Tire Manufacturers Facing Tougher Times

Yet another sector of the automotive industry is feeling financial pressure due to the high cost of oil, according to anindustry risk analysis provided by Euler Hermes ACI.

"Nearly 60% of a tire's manufacturing cost is related to oil," explains Tony Clary, risk industry manager for Owings Mills, Md.-based Euler Hermes ACI. "For example, Goodyear -- the largest U.S. tire manufacturer -- has seen its raw material costs increase 16% from last year, which has held back the company's turnaround plans."

The tire manufacturers are being hit from two fronts simultaneously, according to Clary. High raw material costs are coupled with diminishing returns from higher-margin replacement costs as consumers reduce driving due to high gasoline prices and thus the need for these tires.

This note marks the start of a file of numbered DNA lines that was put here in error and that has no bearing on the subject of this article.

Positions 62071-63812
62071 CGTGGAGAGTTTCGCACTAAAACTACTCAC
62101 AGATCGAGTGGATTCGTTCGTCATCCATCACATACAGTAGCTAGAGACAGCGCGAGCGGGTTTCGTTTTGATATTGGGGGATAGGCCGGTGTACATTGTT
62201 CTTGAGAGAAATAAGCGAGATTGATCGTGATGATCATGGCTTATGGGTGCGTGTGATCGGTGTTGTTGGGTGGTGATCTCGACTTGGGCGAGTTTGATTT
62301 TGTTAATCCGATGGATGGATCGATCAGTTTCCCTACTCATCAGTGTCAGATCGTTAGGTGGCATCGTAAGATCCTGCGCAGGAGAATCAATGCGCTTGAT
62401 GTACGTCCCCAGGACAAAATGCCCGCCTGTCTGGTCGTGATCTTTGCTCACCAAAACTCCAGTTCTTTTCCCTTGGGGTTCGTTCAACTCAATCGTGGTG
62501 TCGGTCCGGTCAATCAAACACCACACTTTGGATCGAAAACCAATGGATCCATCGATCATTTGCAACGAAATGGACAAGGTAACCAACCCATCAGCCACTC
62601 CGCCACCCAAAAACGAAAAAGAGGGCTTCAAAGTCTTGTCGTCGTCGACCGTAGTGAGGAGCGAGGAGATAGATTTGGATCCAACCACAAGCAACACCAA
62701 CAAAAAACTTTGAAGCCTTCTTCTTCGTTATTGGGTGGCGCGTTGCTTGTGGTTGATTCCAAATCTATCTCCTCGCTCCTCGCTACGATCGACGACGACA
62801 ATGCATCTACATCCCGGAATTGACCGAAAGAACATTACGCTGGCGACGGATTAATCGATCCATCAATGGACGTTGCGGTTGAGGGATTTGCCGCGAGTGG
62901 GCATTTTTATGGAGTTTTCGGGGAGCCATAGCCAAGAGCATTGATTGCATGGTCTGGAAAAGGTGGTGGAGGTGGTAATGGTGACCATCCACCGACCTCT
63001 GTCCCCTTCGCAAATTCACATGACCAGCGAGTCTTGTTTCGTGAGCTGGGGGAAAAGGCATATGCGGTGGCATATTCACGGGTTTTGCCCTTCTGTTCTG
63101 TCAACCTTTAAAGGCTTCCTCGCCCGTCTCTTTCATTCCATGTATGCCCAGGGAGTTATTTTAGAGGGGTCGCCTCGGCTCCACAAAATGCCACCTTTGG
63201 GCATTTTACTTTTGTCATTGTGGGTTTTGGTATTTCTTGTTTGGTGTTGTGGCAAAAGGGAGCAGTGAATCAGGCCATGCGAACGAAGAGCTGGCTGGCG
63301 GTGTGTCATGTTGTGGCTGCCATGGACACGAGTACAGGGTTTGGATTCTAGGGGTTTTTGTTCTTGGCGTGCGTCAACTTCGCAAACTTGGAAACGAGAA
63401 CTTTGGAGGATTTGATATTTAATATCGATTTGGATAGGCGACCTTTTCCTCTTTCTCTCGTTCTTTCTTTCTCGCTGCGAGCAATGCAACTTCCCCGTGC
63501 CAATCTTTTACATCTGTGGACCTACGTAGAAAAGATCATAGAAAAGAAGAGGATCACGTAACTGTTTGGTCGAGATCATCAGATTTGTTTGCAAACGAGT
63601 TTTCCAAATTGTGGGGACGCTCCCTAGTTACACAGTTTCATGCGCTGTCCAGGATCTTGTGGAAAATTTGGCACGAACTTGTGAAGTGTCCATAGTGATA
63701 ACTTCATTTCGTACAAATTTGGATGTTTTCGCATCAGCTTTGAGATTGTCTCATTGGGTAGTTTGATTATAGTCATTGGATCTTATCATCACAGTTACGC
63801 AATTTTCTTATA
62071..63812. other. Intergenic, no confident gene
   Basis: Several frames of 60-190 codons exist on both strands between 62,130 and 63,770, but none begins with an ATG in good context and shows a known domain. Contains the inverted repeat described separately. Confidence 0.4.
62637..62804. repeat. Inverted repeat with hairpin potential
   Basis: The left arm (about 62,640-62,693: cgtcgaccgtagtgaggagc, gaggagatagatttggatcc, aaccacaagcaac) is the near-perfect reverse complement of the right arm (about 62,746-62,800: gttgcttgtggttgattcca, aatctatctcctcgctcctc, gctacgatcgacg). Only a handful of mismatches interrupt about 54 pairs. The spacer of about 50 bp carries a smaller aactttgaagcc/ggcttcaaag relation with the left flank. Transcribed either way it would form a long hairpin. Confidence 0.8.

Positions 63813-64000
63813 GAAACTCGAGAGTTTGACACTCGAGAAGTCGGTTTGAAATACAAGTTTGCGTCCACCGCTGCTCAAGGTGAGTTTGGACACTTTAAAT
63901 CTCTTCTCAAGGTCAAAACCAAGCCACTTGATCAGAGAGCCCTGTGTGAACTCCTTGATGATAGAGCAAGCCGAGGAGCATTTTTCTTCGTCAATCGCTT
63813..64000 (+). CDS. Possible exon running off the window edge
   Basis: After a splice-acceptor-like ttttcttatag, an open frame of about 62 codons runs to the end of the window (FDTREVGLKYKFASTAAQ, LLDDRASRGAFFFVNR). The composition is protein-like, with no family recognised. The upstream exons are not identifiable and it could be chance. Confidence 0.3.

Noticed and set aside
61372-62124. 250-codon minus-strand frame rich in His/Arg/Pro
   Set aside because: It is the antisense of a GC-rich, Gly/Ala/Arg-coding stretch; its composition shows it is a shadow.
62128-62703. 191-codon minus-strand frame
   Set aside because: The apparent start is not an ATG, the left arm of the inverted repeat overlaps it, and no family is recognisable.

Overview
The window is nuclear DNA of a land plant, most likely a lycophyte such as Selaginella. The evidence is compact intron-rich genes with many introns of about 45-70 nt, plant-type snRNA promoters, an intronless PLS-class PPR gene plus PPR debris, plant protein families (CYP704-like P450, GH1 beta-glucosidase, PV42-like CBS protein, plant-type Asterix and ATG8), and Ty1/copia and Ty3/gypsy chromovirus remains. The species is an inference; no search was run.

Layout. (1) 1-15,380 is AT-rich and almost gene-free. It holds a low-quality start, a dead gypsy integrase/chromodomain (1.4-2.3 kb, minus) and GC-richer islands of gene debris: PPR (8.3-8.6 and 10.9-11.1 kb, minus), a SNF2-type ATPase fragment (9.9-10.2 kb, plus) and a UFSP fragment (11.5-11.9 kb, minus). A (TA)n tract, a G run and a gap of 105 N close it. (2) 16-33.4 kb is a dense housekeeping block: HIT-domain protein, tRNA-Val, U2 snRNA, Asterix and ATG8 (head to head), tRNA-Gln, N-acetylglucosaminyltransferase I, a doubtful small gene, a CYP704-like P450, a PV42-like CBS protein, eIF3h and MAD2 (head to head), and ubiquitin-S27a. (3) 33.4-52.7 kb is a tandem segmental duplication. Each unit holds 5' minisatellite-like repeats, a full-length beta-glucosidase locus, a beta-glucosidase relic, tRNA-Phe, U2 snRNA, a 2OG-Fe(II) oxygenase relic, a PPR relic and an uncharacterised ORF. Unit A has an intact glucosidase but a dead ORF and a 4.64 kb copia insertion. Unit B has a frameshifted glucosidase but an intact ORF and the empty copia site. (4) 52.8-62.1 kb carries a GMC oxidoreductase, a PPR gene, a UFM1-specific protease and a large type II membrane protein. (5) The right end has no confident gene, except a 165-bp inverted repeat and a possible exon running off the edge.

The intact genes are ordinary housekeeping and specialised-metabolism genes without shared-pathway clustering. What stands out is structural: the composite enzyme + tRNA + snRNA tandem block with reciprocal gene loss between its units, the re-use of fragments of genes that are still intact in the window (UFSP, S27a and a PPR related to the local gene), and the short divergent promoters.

In the case of Bridgestone Firestone, the company is feeling "less-than-expected demand in the replacement market that, combined with a decline in domestic unit vehicle production, is causing lower shipments", says Clary. Michelin, the world's largest tire manufacturer, is experiencing the same market conditions for the first half of 2006 and expects no change for the rest of the year.

The overall global trend of slower economic growth will continue to impact both the tire industry and well as all others according to Dan North, Euler Hermes ACI chief economist, who points out that the U.S. GDP has been revised to 2.5%. The same is true globally as the EU and Japan have raised interest rates to quell inflation thus slowing economic growth explains North.


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